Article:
We have also to notify the death of L. Corpl. H. Hart, of the Royal West Kents. He died of wounds, some time ago, and our deepest regrets are offered to the parents in their grief.

Our congratulations are offered to Corpl H. Mercer, L-Corpl. J. P. Marsh, and L-Corpl. A. Terry on their promotions,.

Corpl H. Mercer, is, we understand, serving with the Cheshire Regt. as Acting Sergeant and is expecting shortly to go to-one of the " fronts"'

L.-Corpl. J. P. Marsh is now at Ramsgate doing telephone work for the Navy having been transferred from the Kent Cyclists' telephones. He says it is very interesting work and is one of the ways in which the Navy is brought into touch with the Army.

Pte. Jack Foreman is in the Kent Cyclists, and is with the Company guarding the coasts in the neighbourhood of Lydd.  

Pte S. Lyons, who is in the Bucks pioneers is now at the " front," and we wish him a happy time and safe return

Alan Mercer has offered himself for active service, but has had to undergo an operation before being attested. He is now better, and we understand is trying to get into the Royal Flying Corps. This will make five sons of Mr. Harry Mercer serving their country'

Pte. J.W. Bones has left Dartford and is now at Woolwich. He has been inoculated for service abroad.

Pte. Fred. Bones was last heard of at Malta.

Pte. L. Rye has been certified unfit at present for foreign service, and is being transferred to the works of Messrs. Armstrong Whitworth as 1st Class Artificer. He will be engaged in the production of heavy artillery.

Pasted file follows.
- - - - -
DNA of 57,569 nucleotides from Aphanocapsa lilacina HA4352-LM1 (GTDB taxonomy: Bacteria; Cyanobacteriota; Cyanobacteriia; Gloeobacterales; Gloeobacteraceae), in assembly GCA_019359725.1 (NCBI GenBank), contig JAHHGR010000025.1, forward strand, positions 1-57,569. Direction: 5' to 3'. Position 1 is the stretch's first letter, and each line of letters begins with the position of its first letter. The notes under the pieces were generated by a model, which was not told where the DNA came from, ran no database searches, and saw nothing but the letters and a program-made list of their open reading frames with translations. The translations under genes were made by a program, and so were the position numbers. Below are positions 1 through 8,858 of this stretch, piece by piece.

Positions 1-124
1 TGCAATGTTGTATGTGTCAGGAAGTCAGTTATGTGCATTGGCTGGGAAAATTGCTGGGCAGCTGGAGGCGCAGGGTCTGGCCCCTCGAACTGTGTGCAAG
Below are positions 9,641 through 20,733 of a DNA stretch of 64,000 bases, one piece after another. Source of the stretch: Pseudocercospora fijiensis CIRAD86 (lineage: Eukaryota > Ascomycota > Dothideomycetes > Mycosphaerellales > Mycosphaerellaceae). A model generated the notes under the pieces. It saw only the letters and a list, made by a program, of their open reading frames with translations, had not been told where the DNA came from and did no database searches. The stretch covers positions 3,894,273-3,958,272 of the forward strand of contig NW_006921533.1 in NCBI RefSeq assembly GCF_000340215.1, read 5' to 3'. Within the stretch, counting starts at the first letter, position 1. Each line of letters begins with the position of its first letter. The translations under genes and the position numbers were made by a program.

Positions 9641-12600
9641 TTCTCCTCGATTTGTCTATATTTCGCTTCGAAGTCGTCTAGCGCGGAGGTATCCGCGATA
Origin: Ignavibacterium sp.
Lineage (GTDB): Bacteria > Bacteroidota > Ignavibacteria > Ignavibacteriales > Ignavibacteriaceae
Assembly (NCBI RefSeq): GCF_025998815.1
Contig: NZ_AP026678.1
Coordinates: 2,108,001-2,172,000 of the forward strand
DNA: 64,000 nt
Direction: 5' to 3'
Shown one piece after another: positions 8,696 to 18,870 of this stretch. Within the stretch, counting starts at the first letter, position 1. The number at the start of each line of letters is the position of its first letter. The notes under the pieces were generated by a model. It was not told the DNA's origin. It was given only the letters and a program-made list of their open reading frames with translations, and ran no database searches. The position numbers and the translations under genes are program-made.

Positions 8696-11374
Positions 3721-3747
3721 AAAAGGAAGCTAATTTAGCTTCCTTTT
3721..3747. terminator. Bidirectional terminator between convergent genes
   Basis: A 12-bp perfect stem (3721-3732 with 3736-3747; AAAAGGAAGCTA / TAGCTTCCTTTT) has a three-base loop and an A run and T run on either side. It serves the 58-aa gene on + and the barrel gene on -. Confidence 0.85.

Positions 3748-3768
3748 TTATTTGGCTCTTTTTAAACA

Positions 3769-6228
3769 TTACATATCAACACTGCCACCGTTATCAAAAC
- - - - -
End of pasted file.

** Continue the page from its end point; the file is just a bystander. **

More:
Tprs. Norrie Harden and "Jack" Button, old Dunkirk cricketers, are together with the R.E.K.M.R. in Servia. They were both well when we last heard from them.

Stoker Stephen Beal is in Chatham Hospital with an injured knee.

Regtl. S.M. Rye ieturned to the front on Nov 21, going out with a draft for his


Vincent Brunger is with the Army Ordnance Corps at Dover,

Lieut. W. Downie, who married our Miss Gladys Thomas, is in this Corps.

We most humbly apologise for styling Bandsman A. Rye as band-boy, and we

heartily congratulate him on his promotion, also on his volunteering for active service. He hopes to get his 1st Class Army Certificate in February and is working hard for it.

Tom Grainger has been home on leave

We have seen Pte. E. Howe, who looks healthy and strong. He is a regular attendant at our Church when home'

Harold Jarvis was in Dunkirk a fortnight ago. He has been sick but is now better.

Pte. S. Newman has been invalided from the Army, and is now but a wreck of his former self.

A photograph of Pte. Gordon Hall has arrived home. He looks very pale and thin, but otherwise is well. He has been in action. The 4th Buffs marched to Waht, turned out its garrison of 4 guns, 700 Turks and 1000 Arabs, held it against Turkish reinforcements from Lahej, and then marched back to Sheik Othman the same day. The distance covered was 20 miles and the men had to march across a waterless and shadeless desert on an exceptionally hot day.

Pte. Bernard Packman, an o1d school boy, is home on sick leave. He had six pieces of shrapnel in his back, some of which have been taken out, but he prefers to let the other pieces stay in rather than undergo more operations to have them removed.

Tpr. A. Philpot is in the huts on the polo ground at Canterbury..

Albert Ralph and Ernest Ralph are doing their "bit," one in the Buffs and the other in the R.E.K.M.R.

Pte. Alf. Terry is now stationed near London.

Gunner A. Tong is still at Ightham with the Kent Heavy Battery.

Pte. S. Beal has returned from Dartford and is now at Shorncliffe with his unit

Pte. Benstead has left Sevenoaks and is now near Tunbridge Wells.

L.Corpl. "Bill" Oliver is still at the "front " in France, and up to the time of going to press was safe and well.

We are informed that Gr. G. Coombs is training in Wiltshire,

Driver A. Elvey is with his battery in Brighton, and

Pte. Henry Griggs is doing light duty at Chelsea Barracks.